The booth babe is alive and living in Haier's TVs

I can think of hundreds of brands I'd rather write about than Haier. It's a second-tier manufacturer that creates functional, but uninspiring products. But after walking through its booth yesterday on the way to the Engadget stage, I noticed something worth writing about.

Booth babes have been a fixture of CES ever since the show started in the '60s, and in recent years they've guided bewildered buyers and journalists through Haier's eclectic mix of HaiPads, TVs and wireless blenders. At CES 2015, there are no alluring women to be seen, but as much as I'd love to be able to praise Haier for halting the practice, I can't. Instead, Haier has found a horrible new way to use attractive women to market its products. Digital booth babes.

The vast majority of TVs at Haier's booth -- and there are a lot of them -- are looping a bizarre series of vignettes that resemble a commercial for a phone sexline. These are often shown alongside more common loops of landscapes, food and clothes -- the women on screen are simply portrayed as another type of beautiful object to show off Haier's display tech.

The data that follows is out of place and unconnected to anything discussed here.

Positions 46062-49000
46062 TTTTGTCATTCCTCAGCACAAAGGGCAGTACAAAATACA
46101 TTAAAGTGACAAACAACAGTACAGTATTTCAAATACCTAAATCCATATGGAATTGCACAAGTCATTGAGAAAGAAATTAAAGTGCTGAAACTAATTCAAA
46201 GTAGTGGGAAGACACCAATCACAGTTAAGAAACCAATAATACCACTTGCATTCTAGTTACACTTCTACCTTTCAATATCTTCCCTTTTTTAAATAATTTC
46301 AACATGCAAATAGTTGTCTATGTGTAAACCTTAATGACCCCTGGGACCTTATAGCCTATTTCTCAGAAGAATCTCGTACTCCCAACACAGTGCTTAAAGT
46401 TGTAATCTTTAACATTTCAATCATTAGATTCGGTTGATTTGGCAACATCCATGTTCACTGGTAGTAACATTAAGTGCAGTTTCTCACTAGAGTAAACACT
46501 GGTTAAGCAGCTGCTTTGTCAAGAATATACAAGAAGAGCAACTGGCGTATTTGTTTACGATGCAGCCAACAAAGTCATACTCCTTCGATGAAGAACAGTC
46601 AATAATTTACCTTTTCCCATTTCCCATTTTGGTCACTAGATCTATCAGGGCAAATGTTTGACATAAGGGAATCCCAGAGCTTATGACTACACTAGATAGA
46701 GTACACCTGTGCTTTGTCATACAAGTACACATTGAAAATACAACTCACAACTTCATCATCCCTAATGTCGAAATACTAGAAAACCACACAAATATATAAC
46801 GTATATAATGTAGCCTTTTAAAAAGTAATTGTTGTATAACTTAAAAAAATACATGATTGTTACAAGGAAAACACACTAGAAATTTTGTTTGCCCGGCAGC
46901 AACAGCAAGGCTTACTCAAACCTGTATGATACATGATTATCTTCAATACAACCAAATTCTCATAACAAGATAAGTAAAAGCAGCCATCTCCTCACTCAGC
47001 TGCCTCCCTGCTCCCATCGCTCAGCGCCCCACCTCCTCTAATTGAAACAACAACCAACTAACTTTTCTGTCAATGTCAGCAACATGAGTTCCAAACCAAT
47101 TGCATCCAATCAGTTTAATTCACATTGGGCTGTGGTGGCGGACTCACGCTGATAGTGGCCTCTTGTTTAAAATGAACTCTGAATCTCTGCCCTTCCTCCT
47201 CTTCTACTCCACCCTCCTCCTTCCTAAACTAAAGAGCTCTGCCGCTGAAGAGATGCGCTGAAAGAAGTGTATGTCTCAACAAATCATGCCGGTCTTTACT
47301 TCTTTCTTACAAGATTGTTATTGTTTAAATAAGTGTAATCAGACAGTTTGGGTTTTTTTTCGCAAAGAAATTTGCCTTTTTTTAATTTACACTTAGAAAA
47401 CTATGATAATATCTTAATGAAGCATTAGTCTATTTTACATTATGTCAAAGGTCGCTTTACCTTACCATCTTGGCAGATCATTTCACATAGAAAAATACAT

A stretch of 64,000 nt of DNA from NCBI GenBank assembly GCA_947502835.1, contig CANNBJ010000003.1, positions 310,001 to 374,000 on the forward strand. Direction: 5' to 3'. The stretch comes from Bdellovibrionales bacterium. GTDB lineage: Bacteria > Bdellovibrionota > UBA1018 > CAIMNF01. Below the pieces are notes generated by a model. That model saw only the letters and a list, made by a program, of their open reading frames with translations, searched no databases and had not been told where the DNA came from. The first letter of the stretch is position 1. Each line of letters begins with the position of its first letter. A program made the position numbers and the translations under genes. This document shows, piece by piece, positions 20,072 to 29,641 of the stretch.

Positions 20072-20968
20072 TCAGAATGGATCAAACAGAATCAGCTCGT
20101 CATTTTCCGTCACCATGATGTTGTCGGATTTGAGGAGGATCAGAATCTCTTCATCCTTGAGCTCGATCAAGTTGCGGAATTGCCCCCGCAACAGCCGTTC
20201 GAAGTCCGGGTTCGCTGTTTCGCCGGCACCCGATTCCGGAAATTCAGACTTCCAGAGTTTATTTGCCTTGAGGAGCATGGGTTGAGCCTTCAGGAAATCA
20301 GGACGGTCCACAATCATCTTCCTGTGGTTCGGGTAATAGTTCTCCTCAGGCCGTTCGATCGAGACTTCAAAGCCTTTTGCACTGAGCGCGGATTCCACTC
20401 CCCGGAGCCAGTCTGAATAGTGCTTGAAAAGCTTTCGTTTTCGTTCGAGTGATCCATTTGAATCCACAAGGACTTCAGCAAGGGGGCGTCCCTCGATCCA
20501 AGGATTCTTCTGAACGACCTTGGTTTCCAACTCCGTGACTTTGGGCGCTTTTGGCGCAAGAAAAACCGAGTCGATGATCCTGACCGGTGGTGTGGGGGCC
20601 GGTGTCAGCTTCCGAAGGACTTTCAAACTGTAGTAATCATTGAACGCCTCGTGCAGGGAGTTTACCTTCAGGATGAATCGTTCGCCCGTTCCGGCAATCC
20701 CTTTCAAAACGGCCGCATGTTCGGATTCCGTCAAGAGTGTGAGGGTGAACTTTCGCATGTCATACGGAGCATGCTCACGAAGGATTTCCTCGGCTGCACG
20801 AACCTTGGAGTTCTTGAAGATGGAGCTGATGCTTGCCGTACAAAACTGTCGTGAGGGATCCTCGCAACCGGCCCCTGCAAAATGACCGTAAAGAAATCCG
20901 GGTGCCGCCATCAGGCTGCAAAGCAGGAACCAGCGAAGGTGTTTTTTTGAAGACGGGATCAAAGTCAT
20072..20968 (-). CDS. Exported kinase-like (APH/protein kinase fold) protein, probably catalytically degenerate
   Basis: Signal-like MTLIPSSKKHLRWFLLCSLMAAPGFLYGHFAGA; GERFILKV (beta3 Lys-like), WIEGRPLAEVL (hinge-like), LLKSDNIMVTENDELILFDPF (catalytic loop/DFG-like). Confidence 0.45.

It's worth noting that Haier's direct competitors -- TCL, Changhong, Hisense, etc. -- are all using high-resolution imagery of fields and flowers to show off their displays' capabilities, rather than grainy sexline B-roll.

Writing as a middle-class white man, it's not easy to grasp the ramifications of Haier's blasé objectification of women. I know that it's targeted at me, and that makes me uncomfortable. I know that, in many cases, this attention-grabbing tactic actually works. My awkward attempts to film the booth were regularly interrupted by (exclusively male) CES attendees taking photos and videos of the women on their phones.

A scroll through the anonymous communication app Secret -- which has created a special "CES 2015" section for the week -- reveals that misogyny is rife among the buyers, exhibitors, VCs and journalists that attend the show. Sure, there are legitimately funny and insightful posts to be found on the app, and perhaps the majority of entries are people looking for freebies and information on the lavish parties that happen after-hours -- but there are tons of people commenting on booth babes or wondering "where the girls at?" It's easy to see who Haier's video loops are aimed at.

There's no quick fix for gender inequality in tech -- a cursory glance at our masthead will tell you Engadget has a very long way to go itself. While it's true that Haier is an egregious example, it's far from the only offender.

Conrad Muan contributed to this report.